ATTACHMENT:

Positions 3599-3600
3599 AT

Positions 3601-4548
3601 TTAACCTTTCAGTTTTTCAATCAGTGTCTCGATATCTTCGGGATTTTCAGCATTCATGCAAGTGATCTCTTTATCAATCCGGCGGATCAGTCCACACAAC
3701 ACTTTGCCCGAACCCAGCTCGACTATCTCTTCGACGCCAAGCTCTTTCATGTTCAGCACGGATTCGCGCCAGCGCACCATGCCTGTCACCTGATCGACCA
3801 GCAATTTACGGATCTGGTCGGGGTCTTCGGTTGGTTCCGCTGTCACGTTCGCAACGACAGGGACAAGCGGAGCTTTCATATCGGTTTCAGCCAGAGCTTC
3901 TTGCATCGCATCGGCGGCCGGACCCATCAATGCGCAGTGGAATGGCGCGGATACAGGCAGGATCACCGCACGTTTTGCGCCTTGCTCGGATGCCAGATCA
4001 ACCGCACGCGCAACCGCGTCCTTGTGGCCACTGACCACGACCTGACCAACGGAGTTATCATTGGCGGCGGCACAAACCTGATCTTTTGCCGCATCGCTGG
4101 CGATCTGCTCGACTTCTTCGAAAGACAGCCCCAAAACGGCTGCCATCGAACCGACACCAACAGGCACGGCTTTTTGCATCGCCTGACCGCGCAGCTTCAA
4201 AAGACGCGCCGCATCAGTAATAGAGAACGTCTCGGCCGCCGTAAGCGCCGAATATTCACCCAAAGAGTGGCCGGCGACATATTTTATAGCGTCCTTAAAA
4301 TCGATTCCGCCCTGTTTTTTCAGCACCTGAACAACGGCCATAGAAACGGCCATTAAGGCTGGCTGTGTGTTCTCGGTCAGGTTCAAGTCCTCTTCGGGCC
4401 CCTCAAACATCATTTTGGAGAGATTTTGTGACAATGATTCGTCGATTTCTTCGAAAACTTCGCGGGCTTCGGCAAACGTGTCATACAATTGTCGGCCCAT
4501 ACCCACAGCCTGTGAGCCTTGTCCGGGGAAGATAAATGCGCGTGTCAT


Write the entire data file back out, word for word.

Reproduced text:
Positions 3599-3600
3599 AT

Positions 3601-4548
3601 TTAACCTTTCAGTTTTTCAATCAGTGTCTCGATATCTTCGGGATTTTCAGCATTCATGCAAGTGATCTCTTTATCAATCCGGCGGATCAGTCCACACAAC
3701 ACTTTGCCCGAACCCAGCTCGACTATCTCTTCGACGCCAAGCTCTTTCATGTTCAGCACGGATTCGCGCCAGCGCACCATGCCTGTCACCTGATCGACCA
3801 GCAATTTACGGATCTGGTCGGGGTCTTCGGTTGGTTCCGCTGTCACGTTCGCAACGACAGGGACAAGCGGAGCTTTCATATCGGTTTCAGCCAGAGCTTC
3901 TTGCATCGCATCGGCGGCCGGACCCATCAATGCGCAGTGGAATGGCGCGGATACAGGCAGGATCACCGCACGTTTTGCGCCTTGCTCGGATGCCAGATCA
4001 ACCGCACGCGCAACCGCGTCCTTGTGGCCACTGACCACGACCTGACCAACGGAGTTATCATTGGCGGCGGCACAAACCTGATCTTTTGCCGCATCGCTGG
4101 CGATCTGCTCGACTTCTTCGAAAGACAGCCCCAAAACGGCTGCCATCGAACCGACACCAACAGGCACGGCTTTTTGCATCGCCTGACCGCGCAGCTTCAA
4201 AAGACGCGCCGCATCAGTAATAGAGAACGTCTCGGCCGCCGTAAGCGCCGAATATTCACCCAAAGAGTGGCCGGCGACATATTTTATAGCGTCCTTAAAA
4301 TCGATTCCGCCCTGTTTTTTCAGCACCTGAACAACGGCCATAGAAACGGCCATTAAGGCTGGCTGTGTGTTCTCGGTCAGGTTCAAGTCCTCTTCGGGCC
4401 CCTCAAACATCATTTTGGAGAGATTTTGTGACAATGATTCGTCGATTTCTTCGAAAACTTCGCGGGCTTCGGCAAACGTGTCATACAATTGTCGGCCCAT
4501 ACCCACAGCCTGTGAGCCTTGTCCGGGGAAGATAAATGCGCGTGTCAT